New pro-Kenney super PAC in Philly mayor’s race

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A new TV ad has appeared supporting Philadelphia Mayor Jim Kenney’s re-election. Like every other television ad in the campaign, it’s funded by an independent group.

The ad is from a new super PAC called Forward Philadelphia Together, funded primarily by teachers unions.

Its chairman, Kevin Vaughan, headed a similar group called Forward Philadelphia, which spent more than $1.3 million four years ago to support Kenney’s successful campaign for mayor.

Super PACs are permitted under U.S. Supreme Court decisions to raise and spend unlimited sums on political messaging as long as they don’t coordinate with the candidates they favor.

A source familiar with campaign ad buys said the group has already booked more than $500,000 worth of time on local stations to run ads through May 13. In a brief telephone interview, Vaughan declined to discuss how much the group is spending, but he said the group won’t disappear from the airwaves.

“We’ll be up (on television) through the end of the campaign,” Vaughan said.

The American Federation of Teachers and its local affiliate, the Philadelphia Federation of Teachers, are the largest donors to the group, he said.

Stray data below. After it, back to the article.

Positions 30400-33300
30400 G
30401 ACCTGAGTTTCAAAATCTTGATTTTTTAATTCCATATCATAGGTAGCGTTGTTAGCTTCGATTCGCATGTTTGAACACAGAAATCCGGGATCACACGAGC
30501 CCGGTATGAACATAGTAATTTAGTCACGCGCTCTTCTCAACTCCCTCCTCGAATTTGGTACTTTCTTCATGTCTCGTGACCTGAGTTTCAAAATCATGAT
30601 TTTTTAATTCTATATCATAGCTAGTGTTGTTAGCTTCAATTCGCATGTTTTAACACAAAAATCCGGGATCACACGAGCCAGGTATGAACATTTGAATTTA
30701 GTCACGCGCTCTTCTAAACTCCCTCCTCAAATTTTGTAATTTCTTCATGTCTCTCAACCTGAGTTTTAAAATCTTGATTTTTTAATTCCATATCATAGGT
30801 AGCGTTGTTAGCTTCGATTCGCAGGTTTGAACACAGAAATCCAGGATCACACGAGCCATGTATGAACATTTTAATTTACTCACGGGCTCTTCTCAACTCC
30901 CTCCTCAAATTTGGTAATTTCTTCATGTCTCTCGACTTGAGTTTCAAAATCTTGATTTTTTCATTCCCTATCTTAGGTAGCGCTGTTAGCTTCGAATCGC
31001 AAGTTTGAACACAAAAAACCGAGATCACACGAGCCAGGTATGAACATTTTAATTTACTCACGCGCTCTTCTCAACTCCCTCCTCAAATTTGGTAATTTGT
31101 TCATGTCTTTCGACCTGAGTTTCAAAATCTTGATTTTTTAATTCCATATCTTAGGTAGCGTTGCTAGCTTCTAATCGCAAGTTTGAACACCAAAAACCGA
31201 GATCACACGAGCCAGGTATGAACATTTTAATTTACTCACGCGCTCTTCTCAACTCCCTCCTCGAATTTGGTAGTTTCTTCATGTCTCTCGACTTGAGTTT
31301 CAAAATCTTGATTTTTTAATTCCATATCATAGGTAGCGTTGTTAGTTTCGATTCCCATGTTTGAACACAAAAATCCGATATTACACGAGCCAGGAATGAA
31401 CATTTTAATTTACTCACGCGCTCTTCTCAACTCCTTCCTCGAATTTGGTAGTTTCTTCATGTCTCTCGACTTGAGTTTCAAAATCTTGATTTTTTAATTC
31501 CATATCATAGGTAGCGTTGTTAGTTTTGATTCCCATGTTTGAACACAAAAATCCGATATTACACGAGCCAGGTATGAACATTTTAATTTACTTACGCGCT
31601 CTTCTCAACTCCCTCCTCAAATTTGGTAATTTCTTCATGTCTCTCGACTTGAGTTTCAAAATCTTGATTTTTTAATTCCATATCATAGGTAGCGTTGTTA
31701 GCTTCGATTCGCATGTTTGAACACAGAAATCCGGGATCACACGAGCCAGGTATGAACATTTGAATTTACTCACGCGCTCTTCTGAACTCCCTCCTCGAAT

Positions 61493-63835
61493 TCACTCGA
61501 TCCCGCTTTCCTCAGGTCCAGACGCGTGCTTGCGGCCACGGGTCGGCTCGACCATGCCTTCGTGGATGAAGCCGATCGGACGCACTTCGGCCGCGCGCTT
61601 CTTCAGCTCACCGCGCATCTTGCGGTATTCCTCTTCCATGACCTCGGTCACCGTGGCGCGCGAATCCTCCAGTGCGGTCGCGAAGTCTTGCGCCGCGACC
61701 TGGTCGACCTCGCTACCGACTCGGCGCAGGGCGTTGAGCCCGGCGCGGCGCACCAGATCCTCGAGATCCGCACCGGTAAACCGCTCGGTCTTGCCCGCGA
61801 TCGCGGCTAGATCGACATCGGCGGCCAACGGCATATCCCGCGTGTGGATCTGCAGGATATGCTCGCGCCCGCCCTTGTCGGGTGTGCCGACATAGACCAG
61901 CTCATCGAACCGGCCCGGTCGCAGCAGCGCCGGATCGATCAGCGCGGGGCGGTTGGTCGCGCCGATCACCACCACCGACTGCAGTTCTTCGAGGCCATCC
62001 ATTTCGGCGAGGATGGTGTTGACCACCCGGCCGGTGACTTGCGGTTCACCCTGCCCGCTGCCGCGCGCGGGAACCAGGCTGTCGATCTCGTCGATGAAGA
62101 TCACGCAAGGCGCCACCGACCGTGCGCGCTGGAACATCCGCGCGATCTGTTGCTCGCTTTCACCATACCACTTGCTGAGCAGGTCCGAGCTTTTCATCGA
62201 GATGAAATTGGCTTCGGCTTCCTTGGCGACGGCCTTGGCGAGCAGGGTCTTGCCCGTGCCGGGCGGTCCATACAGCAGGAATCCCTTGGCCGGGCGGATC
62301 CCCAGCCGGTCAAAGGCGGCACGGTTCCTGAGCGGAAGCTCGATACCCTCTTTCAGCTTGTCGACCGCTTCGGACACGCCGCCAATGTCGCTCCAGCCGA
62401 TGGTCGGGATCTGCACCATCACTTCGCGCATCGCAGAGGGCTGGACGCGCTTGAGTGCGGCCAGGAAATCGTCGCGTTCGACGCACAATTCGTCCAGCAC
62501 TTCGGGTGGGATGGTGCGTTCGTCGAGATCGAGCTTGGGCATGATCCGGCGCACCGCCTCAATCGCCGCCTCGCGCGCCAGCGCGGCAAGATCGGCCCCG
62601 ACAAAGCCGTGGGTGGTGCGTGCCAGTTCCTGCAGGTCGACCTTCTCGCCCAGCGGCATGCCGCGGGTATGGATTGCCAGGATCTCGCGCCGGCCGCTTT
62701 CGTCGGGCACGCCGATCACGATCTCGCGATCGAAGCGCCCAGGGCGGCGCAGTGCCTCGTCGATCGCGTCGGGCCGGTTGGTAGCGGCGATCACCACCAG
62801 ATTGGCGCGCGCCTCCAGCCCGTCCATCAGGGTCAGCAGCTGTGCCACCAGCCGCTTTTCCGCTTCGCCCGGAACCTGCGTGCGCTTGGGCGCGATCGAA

Another super PAC funded by building trades unions, called Philly 2019 spent $448,000 on ads supporting Kenney as of April 21, the most recent campaign reporting deadline.

The American Beverage Association spent $604,000 on ads attacking Kenney and his sweetened beverage tax in the same period.

The message

The Forward Philadelphia Together ad begins with video of President Donald Trump.

“In Washington, Donald Trump tries to tear us apart,” an announcer says. “Here in Philadelphia, Mayor Kenney tackles tough problems and brings us together.”

The Kenney achievements cited in the ad are strikingly similar to those in the first ad from the building trades super PAC, Philly 2019.

The ad says Kenney returned the school district to local control, “ending decades of control by Harrisburg Republicans,” launched pre-K programs for thousands of kids, and signed bills raising the minimum wage for city workers and promoting pay equity for women.

Neither Kenney’s campaign, nor those of his two opponents — former City Controller Alan Butkovitz and state Sen. Anthony Williams — have yet placed television ads.

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